People come in here thinking we have magic. We don’t. But we can’t tell them that so that will be our little secret. We try our best, do our best. That is our duty.
Today I saw a 6month old, a 2 year old, a 5 year old, a 9 year old, an 11 year old, and a 16 year old. I gathered histories and found out favorite colors and future aspirations, teased and played with the younger ones and held conversations with older ones. One was a dancer, another an athlete, one wanted to be a doctor, and the other a policeman. One loved math and one wanted to be a game designer. The other was so excited to be batgirl for Halloween. After a brief icebreaker I move on to a very classic ritual, the physical examination. I always start with a neuromuscular exam, making them jump up and down and wiggle their fingers and tickle their arms, to make them comfortable. I look down throats and into ears, then move down to their neck and feel for a pulse, then listen to heart beats and move on to lung breaths. I check for peripheral pulses and swelling by running my hands down their arms and legs, and tickle tummys for the younger ones. I end with a high five, complimenting them on a job well done, and thank them for allowing me to examine.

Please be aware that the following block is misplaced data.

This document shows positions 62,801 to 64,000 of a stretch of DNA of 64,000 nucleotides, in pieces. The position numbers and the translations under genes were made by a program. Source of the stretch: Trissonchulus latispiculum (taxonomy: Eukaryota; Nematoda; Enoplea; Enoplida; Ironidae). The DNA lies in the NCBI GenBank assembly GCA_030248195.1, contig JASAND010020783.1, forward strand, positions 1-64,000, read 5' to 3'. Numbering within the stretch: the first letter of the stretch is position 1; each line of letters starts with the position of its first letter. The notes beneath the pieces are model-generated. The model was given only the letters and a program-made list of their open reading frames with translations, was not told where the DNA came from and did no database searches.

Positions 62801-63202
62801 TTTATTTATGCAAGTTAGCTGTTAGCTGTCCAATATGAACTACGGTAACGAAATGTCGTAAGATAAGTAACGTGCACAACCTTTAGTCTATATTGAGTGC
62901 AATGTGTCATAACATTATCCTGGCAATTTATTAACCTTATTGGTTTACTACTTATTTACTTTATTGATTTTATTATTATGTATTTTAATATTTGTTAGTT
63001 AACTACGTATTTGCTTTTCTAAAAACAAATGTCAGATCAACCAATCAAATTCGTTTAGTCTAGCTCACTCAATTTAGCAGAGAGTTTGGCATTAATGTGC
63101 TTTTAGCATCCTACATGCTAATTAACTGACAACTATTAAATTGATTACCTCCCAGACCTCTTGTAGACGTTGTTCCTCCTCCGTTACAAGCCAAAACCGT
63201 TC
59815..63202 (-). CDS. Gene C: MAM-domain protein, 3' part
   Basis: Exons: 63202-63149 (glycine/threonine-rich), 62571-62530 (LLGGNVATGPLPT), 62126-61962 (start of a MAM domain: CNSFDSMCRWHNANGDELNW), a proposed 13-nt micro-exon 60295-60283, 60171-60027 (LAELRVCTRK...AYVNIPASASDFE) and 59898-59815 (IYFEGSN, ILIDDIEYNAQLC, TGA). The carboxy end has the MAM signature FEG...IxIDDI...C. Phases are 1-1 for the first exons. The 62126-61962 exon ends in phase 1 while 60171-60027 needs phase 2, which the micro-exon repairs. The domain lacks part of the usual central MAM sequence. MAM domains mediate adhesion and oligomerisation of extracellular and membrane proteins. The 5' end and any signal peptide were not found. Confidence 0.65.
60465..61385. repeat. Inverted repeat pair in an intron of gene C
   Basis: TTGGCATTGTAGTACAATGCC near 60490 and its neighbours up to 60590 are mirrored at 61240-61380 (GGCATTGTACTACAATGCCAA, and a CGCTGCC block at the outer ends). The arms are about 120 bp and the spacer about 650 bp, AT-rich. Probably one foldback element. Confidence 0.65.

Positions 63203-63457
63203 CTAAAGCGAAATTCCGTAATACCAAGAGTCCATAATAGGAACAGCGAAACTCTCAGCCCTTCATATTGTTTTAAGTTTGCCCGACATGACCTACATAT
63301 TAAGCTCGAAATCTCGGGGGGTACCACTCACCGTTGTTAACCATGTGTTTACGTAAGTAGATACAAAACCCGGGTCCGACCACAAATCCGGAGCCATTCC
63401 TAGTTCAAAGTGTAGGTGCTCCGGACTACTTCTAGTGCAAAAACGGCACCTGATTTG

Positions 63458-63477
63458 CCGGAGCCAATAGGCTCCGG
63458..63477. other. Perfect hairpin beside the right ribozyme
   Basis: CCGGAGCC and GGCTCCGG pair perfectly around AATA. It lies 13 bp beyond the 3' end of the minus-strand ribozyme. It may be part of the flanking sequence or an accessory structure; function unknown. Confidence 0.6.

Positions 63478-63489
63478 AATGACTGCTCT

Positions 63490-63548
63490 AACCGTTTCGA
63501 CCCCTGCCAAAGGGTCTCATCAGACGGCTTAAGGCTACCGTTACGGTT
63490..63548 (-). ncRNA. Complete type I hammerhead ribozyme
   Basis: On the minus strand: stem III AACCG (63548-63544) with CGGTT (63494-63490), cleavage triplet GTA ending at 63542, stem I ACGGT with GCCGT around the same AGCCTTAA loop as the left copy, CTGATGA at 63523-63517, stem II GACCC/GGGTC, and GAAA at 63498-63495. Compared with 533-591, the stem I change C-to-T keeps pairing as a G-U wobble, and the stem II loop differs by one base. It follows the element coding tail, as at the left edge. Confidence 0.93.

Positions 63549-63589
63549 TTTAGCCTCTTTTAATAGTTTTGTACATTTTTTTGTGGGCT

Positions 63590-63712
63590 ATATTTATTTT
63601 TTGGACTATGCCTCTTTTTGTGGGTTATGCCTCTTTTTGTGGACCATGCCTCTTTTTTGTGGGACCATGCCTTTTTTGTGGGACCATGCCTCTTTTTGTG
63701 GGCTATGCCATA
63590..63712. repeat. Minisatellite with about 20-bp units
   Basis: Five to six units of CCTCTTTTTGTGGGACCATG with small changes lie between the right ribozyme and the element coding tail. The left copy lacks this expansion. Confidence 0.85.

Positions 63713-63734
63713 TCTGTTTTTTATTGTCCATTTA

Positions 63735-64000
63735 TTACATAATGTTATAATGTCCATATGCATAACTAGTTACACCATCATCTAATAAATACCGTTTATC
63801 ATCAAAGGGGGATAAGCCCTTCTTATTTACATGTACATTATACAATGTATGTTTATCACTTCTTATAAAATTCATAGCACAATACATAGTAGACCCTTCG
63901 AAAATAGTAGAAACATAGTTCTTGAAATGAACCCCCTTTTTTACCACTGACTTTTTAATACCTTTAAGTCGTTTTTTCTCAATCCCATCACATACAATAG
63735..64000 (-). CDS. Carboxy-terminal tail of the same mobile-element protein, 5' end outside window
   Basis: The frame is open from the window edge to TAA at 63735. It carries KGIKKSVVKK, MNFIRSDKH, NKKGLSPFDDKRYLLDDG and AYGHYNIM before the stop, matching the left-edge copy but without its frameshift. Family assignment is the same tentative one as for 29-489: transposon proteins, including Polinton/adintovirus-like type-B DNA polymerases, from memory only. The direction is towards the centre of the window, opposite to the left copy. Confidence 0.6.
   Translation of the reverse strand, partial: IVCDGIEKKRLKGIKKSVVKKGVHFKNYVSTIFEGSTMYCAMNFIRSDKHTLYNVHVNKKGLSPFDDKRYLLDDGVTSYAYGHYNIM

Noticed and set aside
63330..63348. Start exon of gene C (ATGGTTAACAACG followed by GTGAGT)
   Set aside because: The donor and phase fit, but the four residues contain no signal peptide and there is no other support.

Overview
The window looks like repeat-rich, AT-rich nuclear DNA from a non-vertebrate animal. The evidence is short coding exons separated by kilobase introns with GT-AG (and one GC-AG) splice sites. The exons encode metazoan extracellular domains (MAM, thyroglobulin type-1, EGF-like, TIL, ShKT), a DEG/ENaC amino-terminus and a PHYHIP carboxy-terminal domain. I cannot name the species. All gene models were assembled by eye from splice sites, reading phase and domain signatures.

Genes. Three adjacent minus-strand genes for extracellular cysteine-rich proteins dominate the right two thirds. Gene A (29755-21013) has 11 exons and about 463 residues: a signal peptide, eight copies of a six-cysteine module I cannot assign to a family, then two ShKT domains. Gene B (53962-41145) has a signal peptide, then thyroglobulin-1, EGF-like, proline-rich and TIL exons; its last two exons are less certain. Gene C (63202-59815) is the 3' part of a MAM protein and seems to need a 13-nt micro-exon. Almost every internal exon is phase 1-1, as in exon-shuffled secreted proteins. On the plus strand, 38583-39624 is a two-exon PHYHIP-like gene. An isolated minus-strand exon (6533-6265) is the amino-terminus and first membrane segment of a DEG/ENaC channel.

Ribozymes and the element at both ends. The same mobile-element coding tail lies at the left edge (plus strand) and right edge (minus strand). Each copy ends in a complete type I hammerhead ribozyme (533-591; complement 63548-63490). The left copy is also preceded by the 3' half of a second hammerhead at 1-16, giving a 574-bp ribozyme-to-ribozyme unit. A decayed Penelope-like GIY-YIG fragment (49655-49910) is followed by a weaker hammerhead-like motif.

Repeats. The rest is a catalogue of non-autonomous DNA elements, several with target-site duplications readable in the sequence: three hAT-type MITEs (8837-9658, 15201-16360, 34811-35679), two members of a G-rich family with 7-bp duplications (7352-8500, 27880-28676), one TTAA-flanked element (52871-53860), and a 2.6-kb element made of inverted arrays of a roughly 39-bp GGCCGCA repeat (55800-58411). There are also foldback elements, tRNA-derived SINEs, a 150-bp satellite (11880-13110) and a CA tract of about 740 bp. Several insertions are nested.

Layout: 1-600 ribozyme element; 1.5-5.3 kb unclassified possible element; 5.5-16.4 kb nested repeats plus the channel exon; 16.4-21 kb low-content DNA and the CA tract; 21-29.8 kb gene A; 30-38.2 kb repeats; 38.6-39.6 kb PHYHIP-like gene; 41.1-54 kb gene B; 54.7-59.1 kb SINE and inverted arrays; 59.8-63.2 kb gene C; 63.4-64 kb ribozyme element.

I am far, so very far, from having that magical Doctor’s touch. I am still clumsy trying to stick my stethoscope into my ears while wearing hijab. I try not to take too long listening to heart beats so I don’t make any parents anxious, and I doubt the sounds of my percussions. It’s been three months, and I’ve already learned so much, but I haven’t even performed half of a physical exam. But even with the little I know I see its power. It’s a privilege, to be able to examine someone, to be able to give them a human touch. I can see why patients think it’s magical-it’s a very intimate experience.